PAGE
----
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Advances in genomics continue to fuel the development of therapeutics that can target pathogenesis at the cellular and molecular level. Typically functional inside the cell, nucleic acid-based therapeutics require an efficient intracellular delivery system. One widely adopted approach is to complex DNA with a gene carrier to form nanocomplexes via electrostatic self-assembly, facilitating cellular uptake of DNA while protecting it against degradation. The challenge lies in the rational design of efficient gene carriers, since premature dissociation or overly stable binding would be detrimental to the cellular uptake and therapeutic efficacy. Nanocomplexes synthesized by bulk mixing showed a diverse range of intracellular unpacking and trafficking behavior, which was attributed to the heterogeneity in size and stability of nanocomplexes. Such heterogeneity hinders the accurate assessment of the self-assembly kinetics and adds to the difficulty in correlating their physical properties to transfection efficiencies or bioactivities. We present a novel convergence of nanophotonics (i.e. QD-FRET) and microfluidics to characterize the real-time kinetics of the nanocomplex self-assembly under laminar flow. QD-FRET provides a highly sensitive indication of the onset of molecular interactions and quantitative measure throughout the synthesis process, whereas microfluidics offers a well-controlled microenvironment to spatially analyze the process with high temporal resolution (~milliseconds). For the model system of polymeric nanocomplexes, two distinct stages in the self-assembly process were captured by this analytic platform. The kinetic aspect of the self-assembly process obtained at the microscale would be particularly valuable for microreactor-based reactions which are relevant to many micro- and nano-scale applications. Further, nanocomplexes may be customized through proper design of microfludic devices, and the resulting QD-FRET polymeric DNA nanocomplexes could be readily applied for establishing structure-function relationships.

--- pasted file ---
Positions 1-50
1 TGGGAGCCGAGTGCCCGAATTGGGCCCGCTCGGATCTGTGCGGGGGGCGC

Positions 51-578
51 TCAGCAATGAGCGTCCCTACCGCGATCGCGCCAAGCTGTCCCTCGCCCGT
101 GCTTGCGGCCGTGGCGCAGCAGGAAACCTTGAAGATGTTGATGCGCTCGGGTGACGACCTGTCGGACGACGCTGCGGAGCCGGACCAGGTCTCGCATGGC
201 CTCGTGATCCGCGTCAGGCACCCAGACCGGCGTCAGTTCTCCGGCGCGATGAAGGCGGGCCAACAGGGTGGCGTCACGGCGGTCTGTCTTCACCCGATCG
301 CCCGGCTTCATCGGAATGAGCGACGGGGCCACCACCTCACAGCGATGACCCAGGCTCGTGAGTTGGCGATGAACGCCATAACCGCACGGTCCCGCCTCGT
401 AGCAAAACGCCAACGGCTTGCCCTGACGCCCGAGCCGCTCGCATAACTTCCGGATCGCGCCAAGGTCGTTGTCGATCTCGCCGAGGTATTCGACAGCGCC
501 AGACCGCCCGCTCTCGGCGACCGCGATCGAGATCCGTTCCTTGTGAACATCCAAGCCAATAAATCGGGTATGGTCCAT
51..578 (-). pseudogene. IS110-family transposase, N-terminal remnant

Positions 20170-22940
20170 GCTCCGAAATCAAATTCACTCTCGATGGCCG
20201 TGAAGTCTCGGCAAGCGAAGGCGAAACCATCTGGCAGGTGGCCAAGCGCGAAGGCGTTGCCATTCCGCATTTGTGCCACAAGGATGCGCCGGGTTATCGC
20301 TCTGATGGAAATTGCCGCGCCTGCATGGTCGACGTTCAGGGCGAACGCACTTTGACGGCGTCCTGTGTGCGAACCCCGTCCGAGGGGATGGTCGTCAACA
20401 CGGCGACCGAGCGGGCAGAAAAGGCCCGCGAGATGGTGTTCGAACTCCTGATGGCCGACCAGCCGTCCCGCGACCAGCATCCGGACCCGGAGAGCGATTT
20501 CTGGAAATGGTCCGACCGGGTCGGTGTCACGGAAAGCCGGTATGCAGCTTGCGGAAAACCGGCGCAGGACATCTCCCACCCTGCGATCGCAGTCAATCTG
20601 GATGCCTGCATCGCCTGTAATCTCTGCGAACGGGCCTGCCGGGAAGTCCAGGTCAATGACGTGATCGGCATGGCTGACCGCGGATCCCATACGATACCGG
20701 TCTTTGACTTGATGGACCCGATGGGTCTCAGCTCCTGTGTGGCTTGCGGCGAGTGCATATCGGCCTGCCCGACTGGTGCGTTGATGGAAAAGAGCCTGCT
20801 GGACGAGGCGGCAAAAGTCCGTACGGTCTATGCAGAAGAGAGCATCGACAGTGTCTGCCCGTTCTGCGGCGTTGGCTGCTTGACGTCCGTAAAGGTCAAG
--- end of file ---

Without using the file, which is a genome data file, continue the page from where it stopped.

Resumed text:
Plasmid DNA were covalently biotinylated with guanine-specific biotin labels as described by the manufacturer (Mirus Bio, Madison, WI) but scaled to have ~1–2 biotin labels per DNA. Plasmid DNA (pEGFP-C1, 4.9 kb, Clontech, Mountain View, CA) was labeled in this protocol.
|DNase-free and RNase-free water||75 µL|
|10X Labeling Buffer A||20 µL|
|1µg/µL DNA||100 µL|
|Label/IT reagent||5 µL|
|Total Volume||200 µL|
Chitosan (390 kDa, 83.5% deacetylated, Vanson, Redmond, WA) was used as a model cationic polymer in this study. The free primary amines on the chitosan polymer backbone were labeled with Cy5-NHS (Amersham Biosciences, Piscataway, NJ).
The molar ratio of pDNA to QD was kept in excess (pDNA : QD ≈ 1 : 2) to ensure complete conjugation of QDs to pDNA. The number of QDs labeled onto each pDNA can be estimated through TEM imaging or other equivalent facilities. In our study, the number of QDs per pDNA is estimated to be ~1–3 by TEM and single molecule spectroscopy.1 Use Millipore Milli-Q gradient water (>18.0 MW, 0.2um filtered) during the preparation.
Funding support provided by NIH grant HL89764, NSF grants 0546012, 0730503 and 0725528.